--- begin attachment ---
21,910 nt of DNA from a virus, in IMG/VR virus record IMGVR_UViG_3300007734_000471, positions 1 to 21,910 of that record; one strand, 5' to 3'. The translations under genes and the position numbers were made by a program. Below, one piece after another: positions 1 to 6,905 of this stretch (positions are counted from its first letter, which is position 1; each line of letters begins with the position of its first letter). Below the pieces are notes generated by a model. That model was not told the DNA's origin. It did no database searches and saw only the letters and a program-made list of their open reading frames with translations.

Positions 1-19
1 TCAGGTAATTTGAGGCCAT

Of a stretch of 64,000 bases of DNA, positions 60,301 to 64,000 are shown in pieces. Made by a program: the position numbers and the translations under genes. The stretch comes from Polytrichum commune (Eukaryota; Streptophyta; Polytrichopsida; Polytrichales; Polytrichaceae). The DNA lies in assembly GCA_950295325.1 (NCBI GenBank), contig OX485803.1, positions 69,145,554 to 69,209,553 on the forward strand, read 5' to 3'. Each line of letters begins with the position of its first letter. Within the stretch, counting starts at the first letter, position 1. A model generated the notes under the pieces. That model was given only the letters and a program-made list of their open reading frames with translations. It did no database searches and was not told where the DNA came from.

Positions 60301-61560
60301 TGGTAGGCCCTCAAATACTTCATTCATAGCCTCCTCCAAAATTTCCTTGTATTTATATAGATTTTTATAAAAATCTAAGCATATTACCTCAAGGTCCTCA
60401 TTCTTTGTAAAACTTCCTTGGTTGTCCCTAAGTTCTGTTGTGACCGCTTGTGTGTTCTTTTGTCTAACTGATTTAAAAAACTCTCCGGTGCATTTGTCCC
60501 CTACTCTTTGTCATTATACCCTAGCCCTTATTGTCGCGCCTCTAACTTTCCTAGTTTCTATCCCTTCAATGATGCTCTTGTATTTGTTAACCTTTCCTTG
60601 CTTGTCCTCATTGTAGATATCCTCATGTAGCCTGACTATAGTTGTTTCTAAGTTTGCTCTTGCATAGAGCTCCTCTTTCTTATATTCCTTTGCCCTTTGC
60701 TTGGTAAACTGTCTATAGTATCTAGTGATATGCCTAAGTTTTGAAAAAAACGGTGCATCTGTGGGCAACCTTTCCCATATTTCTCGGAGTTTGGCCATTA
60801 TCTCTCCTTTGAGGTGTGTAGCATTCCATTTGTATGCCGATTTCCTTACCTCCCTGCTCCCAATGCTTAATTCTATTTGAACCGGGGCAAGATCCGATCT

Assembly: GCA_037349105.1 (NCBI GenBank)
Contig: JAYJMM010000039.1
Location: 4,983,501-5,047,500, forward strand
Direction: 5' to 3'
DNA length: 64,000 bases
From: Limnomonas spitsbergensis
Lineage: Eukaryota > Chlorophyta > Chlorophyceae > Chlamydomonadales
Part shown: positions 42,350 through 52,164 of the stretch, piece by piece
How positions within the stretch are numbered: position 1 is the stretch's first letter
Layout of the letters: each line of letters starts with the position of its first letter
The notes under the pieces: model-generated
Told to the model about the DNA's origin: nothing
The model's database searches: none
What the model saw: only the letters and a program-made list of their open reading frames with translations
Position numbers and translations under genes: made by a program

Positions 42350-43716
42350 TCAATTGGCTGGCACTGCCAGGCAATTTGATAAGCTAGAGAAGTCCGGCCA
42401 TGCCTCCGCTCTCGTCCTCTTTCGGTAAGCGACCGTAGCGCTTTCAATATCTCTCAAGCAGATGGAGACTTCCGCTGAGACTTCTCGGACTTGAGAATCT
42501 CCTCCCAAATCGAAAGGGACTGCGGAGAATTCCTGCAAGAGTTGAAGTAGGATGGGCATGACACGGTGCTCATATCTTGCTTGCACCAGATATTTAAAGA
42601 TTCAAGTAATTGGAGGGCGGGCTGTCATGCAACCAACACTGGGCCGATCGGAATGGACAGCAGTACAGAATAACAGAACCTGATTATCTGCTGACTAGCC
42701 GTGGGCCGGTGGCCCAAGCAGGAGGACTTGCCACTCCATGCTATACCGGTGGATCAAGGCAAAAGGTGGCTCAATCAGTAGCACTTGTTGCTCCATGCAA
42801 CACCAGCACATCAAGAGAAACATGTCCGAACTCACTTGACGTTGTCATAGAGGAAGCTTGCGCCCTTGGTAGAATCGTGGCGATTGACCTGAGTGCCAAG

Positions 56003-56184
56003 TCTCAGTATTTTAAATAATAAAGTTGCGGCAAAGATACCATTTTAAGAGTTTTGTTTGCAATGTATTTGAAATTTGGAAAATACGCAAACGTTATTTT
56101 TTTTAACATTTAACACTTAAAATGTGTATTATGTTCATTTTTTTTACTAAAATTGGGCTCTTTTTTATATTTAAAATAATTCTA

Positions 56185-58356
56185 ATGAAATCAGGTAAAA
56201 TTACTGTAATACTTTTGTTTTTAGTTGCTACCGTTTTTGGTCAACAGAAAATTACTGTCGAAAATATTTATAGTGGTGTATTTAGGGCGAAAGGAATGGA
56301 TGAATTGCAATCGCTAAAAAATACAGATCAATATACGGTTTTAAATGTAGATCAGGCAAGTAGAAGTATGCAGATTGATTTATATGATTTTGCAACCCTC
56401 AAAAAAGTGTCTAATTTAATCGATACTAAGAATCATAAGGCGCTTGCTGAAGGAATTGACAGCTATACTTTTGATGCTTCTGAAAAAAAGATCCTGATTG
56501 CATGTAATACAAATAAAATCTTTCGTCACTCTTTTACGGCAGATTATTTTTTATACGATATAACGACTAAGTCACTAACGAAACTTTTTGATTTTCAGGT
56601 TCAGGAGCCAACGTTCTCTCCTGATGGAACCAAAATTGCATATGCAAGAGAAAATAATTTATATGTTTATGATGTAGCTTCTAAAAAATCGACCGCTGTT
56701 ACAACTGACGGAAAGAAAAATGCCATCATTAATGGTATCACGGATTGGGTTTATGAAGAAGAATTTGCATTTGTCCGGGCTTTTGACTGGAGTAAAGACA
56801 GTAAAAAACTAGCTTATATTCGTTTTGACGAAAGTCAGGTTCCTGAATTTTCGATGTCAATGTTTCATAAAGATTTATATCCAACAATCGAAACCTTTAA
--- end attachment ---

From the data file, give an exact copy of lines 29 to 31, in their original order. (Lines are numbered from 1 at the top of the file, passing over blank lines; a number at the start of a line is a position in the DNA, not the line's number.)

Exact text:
42401 TGCCTCCGCTCTCGTCCTCTTTCGGTAAGCGACCGTAGCGCTTTCAATATCTCTCAAGCAGATGGAGACTTCCGCTGAGACTTCTCGGACTTGAGAATCT
42501 CCTCCCAAATCGAAAGGGACTGCGGAGAATTCCTGCAAGAGTTGAAGTAGGATGGGCATGACACGGTGCTCATATCTTGCTTGCACCAGATATTTAAAGA
42601 TTCAAGTAATTGGAGGGCGGGCTGTCATGCAACCAACACTGGGCCGATCGGAATGGACAGCAGTACAGAATAACAGAACCTGATTATCTGCTGACTAGCC